If Theo James had known more about Divergent, he might've blown the audition.
"It was serendipitous," he admits. "I happened to be in LA for something else. I went in, not knowing much about it." Only afterwards did he read Veronica Roth's hit Young Adult novel - and only when he realised the film's producers were interested in him. "Otherwise I wouldn't have bothered!" he laughs.
All of a sudden the 29- year-old Brit is Hollywood's latest hot property. After just a week and a half on release in the US, Divergent has already taken close to $100 million. Trade paper Variety positioned him as "the next YA obsession", following along the lines of Twilight's Robert Pattinson and The Hunger Games' Liam Hemsworth.
And just to add spice to the situation, he's currently dating his Divergent co-star Shailene Woodley.
As he kicks back in London's Soho Hotel, dressed in black jeans and grey cardigan, James is certainly handsome enough to cause young adult hearts to flutter: brown eyes, stubble-clad square jaw and a look that once led a paparazzo to mistake him for James Franco.
His Divergent producer, Lucy Fisher, claims he has "that 'I can get hurt thing' that James Dean had" - though in person he comes across as more cheeky lad than wounded soul.
Rather like its YA rival The Hunger Games, the story is set in a dystopian future where political oppression is the norm.
In a war-ravaged Chicago, currently fenced off with a giant wall, society has been re-moulded into five factions based on personality types: Abnegation, Amity, Candor, Erudite and Dauntless, the warrior-like, adrenaline-pumped peacekeeping schism which James' beefy character, Four, belongs to.
Each teenager is required to choose a faction, which James claims is "reminiscent" to the Nazis' own Final Solution during the Second World War.
"It's based on purity," says James. "This idea you have to be pure. A Divergent isn't pure. It's someone of mixed mental capacity. They don't fit into one group."
While Woodley's heroine Tris selects Dauntless, where she is mentored by James' character, tests have shown that she too is Divergent.
Much of the first film is taken up with Tris's training (not to mention making eyes at James) but rebellion and revolution - again like The Hunger Games - is brewing.
"You get the idea at the beginning that the concept of this faction system is breaking, and there's disenfranchisement within the society," James says.
As for Four, he undergoes his own awakening, something James can certainly relate to.
He's already done a stint of pre-release promotion at a Las Vegas Comic-Con, seeing the Hollywood machine close up.
"You have this weird juxtaposition - the glamour is fun, and you're being shepherded around and you're doing all these interviews. But then there's also a ridiculousness of it. The celebrity-ism, I guess."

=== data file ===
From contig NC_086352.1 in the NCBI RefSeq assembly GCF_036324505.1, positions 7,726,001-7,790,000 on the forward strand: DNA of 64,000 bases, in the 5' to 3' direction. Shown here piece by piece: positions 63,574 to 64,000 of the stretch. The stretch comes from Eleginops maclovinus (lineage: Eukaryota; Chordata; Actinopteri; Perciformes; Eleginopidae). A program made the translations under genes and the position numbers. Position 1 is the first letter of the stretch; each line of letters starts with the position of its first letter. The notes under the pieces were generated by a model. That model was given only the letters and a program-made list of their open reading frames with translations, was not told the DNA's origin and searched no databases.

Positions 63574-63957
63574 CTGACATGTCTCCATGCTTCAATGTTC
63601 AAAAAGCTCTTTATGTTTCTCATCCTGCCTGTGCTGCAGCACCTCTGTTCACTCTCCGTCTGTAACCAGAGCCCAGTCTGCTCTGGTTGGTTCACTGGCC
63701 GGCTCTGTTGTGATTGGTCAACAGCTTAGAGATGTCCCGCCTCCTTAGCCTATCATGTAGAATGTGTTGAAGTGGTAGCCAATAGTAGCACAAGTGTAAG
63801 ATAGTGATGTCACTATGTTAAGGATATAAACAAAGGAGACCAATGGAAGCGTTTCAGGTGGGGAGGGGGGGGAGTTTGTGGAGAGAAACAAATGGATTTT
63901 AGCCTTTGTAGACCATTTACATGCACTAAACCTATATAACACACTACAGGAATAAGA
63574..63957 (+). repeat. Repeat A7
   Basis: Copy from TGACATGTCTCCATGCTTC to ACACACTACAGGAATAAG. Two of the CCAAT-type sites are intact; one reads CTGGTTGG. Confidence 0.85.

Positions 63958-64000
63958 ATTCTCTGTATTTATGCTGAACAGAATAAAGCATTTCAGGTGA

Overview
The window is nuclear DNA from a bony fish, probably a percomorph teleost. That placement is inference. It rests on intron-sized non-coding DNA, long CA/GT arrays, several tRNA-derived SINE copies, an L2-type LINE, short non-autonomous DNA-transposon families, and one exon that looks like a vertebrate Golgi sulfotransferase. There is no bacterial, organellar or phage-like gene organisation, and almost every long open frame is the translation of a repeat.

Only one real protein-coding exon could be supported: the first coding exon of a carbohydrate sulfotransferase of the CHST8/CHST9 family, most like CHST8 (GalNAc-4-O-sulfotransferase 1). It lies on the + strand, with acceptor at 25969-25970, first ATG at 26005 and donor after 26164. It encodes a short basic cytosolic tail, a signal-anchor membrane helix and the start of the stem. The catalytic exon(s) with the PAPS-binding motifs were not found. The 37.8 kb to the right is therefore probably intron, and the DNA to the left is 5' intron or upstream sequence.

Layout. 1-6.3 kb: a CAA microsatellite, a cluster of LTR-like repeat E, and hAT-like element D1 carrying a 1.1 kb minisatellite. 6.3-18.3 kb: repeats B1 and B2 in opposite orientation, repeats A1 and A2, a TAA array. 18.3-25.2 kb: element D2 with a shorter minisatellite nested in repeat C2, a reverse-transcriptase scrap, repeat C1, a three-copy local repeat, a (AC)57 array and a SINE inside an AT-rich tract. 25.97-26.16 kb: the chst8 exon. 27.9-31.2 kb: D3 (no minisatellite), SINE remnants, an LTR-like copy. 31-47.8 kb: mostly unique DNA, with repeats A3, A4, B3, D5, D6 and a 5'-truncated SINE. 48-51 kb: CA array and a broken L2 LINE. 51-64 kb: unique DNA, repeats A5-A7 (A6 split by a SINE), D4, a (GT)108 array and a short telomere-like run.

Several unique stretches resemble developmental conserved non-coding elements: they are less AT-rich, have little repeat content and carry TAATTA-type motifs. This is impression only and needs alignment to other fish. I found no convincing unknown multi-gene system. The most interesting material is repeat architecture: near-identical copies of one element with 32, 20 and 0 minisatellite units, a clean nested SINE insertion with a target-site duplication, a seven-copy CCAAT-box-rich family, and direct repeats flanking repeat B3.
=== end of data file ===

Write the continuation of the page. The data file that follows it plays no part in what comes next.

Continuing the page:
He took along his brother, who runs a bar. "He was standing outside in a Liverpool [FC] shirt, having a cigarette, going 'What the f*** is this?'"
Born in Oxford, the youngest of five and the son of an NHS worker and a business consultant, James is the family's only actor.
"I think I was the one that was always going to do it because I had the licence to," he says, noting that his parents had probably done all their worrying about his older siblings.
Still, he didn't immediately consider it as a possible career. "I thought about doing it at 18," he says, "but I wasn't ready or good enough."
Instead, he studied philosophy at the University of Nottingham, and it was only when an ex-girlfriend started auditioning for drama schools that James followed suit.
He wound up at the Bristol Old Vic Theatre School, following the likes of Daniel Day-Lewis and Jeremy Irons, before starting the endless round of auditions. In 2010, he snagged a role in Woody Allen's You Will Meet A Tall Dark Stranger. Then came a memorable bit-part in Downton Abbey as the Turkish diplomat who courted Lady Mary and, sensationally, died while they were having sex.
Since then, James has featured in US detective show Golden Boy, though his biggest role was as the tour rep bully in The Inbetweeners Movie, which he estimates is "one of the things I get recognised for in Britain the most". That, of course, will all change with Divergent.
Judging by its early box office success, Roth's next two books in the series, Insurgent and Allegiant, are almost certain to go before the cameras, which means James will be back as Four.
In the meantime, he's been careful enough not to repeat himself. "Doing a big YA thing, I wanted to do a) something very different and b) that would push myself," he says. He'll be seen in an old-fashioned Hollywood drama, Franny, with Richard Gere and Dakota Fanning, followed by a key role in a much-anticipated take on Martin Amis' cult novel of millennial angst, London Fields, playing the "uptight British banker" Guy Clinch opposite Amber Heard. It is a book that has already defeated the likes of David Cronenberg and Michael Winterbottom, who both pulled out of directing it, and Amis adaptations have a tendency to falter on screen. But for James it represents yet another major stepping stone. How on earth is he keeping his head together?
He shrugs, claiming that "gradually making steps" has helped him acclimatise. Yet even he can't shake off feelings of superstition. "Who knows? You may speak to me in five months and I will be out of work."
Divergent opens tomorrow